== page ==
This post was inspired by a book we were sent to review. Beanalicious Living: A Step-By-Step Guide to Breaking Free from Processed Foods and Embracing a Healthy, Nutritious Lifestyle by Elizabeth Borelli is packed full of information about healthy eating, beans (of course), and recipes!
While beans may be the red-headed stepchildren of the whole-foods diet, in reality they’re amazing for so many reasons. Rich in protein, high in fiber, and low in saturated fat, these wonder foods are loaded with an unusually plentiful array of minerals and nutrients necessary for optimal health.
Typically readily available, they’re a cinch to prepare and when it comes to nutrients per calorie, beans are truly unbeatable.
A big part of Beanalicious Living is the story of how I unraveled my way from a processed- food stupor to discovering my inner kitchen ninja, with beans playing a starring role. But this adventure-turned-eating-guide is more than just beans. You’ll find lots of user-friendly strategies for replacing our overly processed, fast-food diet with a healthy, delicious whole-foods version that’s just as easy to follow and no more expensive. In other words, it’s doable.
“But why change?” you may be asking. Packaged, processed food is easy, cheap, and pretty darn tasty too (even if you only eat the “healthy” kind). So let me share with you some quick facts:
· According to the U.S. Centers for Disease Control, more than one-third of U.S. adults (36%) and 17% of children (that’s 12.5 million!) are obese.
· 52% of kids’ cereals contain more sugar per cup than three chocolate chip cookies.
· Obesity levels have climbed dramatically over the last 20 years, and are directly related to some of the most common health problems, including diabetes, cancer, and heart disease.
· Conclusive studies link the consumption of refined, processed food with obesity and related disease in both children and adults.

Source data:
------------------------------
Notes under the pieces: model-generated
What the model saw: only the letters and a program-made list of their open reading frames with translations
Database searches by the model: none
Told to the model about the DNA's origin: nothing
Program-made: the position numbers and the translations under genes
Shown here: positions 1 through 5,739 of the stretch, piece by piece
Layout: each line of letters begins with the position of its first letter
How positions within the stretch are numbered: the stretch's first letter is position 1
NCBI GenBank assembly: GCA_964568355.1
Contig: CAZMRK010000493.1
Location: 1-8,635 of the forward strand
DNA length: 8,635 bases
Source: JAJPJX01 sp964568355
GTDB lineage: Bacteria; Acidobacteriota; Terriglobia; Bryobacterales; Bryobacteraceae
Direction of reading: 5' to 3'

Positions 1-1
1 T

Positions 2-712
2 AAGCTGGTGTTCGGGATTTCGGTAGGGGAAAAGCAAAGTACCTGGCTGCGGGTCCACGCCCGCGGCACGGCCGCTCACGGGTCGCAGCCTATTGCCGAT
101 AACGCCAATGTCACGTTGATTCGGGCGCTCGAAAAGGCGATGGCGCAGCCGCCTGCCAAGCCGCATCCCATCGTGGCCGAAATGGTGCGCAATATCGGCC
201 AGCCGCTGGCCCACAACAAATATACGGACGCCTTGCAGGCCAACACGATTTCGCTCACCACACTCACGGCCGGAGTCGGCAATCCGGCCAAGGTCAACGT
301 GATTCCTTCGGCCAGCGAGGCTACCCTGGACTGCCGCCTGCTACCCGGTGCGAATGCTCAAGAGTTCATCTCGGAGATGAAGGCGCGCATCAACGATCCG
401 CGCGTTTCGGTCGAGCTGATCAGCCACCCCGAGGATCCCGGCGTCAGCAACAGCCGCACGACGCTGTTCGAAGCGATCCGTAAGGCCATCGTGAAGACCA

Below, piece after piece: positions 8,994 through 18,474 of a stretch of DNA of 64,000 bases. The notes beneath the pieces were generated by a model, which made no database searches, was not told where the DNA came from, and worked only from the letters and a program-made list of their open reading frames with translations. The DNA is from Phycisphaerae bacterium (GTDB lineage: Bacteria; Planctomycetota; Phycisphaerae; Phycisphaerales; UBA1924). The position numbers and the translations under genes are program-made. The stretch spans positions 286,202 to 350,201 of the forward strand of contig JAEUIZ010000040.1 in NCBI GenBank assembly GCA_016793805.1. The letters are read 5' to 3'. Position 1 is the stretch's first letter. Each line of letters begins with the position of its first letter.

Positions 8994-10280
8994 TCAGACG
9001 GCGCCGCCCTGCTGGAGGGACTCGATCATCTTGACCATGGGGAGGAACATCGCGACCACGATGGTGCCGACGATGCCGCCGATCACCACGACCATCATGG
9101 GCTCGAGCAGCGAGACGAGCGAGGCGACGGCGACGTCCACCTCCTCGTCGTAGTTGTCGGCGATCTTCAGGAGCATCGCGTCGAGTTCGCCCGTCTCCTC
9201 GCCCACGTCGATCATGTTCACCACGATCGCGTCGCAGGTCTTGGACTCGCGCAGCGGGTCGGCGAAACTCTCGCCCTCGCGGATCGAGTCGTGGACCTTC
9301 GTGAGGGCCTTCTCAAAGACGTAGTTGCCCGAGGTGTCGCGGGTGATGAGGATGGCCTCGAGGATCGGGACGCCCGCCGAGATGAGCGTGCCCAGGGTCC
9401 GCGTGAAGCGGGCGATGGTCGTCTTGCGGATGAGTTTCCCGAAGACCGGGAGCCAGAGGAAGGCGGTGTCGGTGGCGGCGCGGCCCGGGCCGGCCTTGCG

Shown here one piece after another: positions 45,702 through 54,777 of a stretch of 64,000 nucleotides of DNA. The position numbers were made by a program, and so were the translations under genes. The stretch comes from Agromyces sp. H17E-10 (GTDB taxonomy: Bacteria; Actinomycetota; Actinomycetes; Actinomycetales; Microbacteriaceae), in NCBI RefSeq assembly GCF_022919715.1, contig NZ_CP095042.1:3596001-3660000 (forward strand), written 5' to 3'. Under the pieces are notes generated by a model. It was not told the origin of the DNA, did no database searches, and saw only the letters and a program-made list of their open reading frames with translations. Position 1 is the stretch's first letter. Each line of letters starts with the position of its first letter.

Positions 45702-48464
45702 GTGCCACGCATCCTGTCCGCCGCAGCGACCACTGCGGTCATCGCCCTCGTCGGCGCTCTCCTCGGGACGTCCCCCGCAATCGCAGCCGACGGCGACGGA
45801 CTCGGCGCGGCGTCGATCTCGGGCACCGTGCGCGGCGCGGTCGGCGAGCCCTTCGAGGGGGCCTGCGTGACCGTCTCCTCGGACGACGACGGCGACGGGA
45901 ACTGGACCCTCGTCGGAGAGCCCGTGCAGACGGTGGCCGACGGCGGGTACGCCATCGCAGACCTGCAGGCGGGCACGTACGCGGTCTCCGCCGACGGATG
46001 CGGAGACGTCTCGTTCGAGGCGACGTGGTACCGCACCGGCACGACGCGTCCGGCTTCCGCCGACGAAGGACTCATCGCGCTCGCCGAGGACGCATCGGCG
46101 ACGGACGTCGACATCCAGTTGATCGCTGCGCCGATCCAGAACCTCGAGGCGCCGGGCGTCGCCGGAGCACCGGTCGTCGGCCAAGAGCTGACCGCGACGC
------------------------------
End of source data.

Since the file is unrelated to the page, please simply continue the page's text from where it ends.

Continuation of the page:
· U.S. Centers for Disease Control findings show that children and adults who eat fast food one or more times per week are at increased risk for obesity.
· Studies have found that people with a diet high in processed meats (such as hot dogs and bologna) had a 67% greater risk of developing pancreatic cancer than those who ate few or no meat products.
· Processed foods contribute to overeating and weight gain because you don’t feel full as quickly as with high-fiber whole foods.
· The lack of fiber fails to slow sugar absorption into the bloodstream, so processed foods cause a spike, then a crash, in blood sugar levels–leaving you tired, hungry, and irritable–and, in the worst-case scenario, at risk for type 2 diabetes.
· According to the World Health Organization, processed foods are to blame for the increase in obesity levels and chronic disease around the world.
· To make up for the loss of nutrients during processing, synthetic vitamins and minerals are added to food to “enhance” nutritional content. The jury is still out on how often this really works.
· The word “Healthy” or “Natural” on a food package or label means absolutely nothing. According to the food-processing industry, all calories are healthy, and if an item contains water, you can check off that natural-ingredient requirement.
I highly recommend this book if you want to take charge of your eating habits, weight, and discover how beans can help. This book covers a wide range of topics from eating meat to food labels to factory farming in an easy to read format.
There are so many benefits to eating plant-based proteins. One benefit Borelli mentions is the long shelf life of beans, even after cooking. This cuts down on food waste, an important issue for our growing world population.
Beanalicious is full of wonderful recipes from basic to exotic. I’m ready for some Curried Sweet Potato and Lentil Soup! I could also go for some Sprouted Wheat Breakfast Cookies!
And remember, beans aren’t just for dinner! Black bean brownies are to die for!
Image courtesy of sritangphoto at FreeDigitalPhotos.net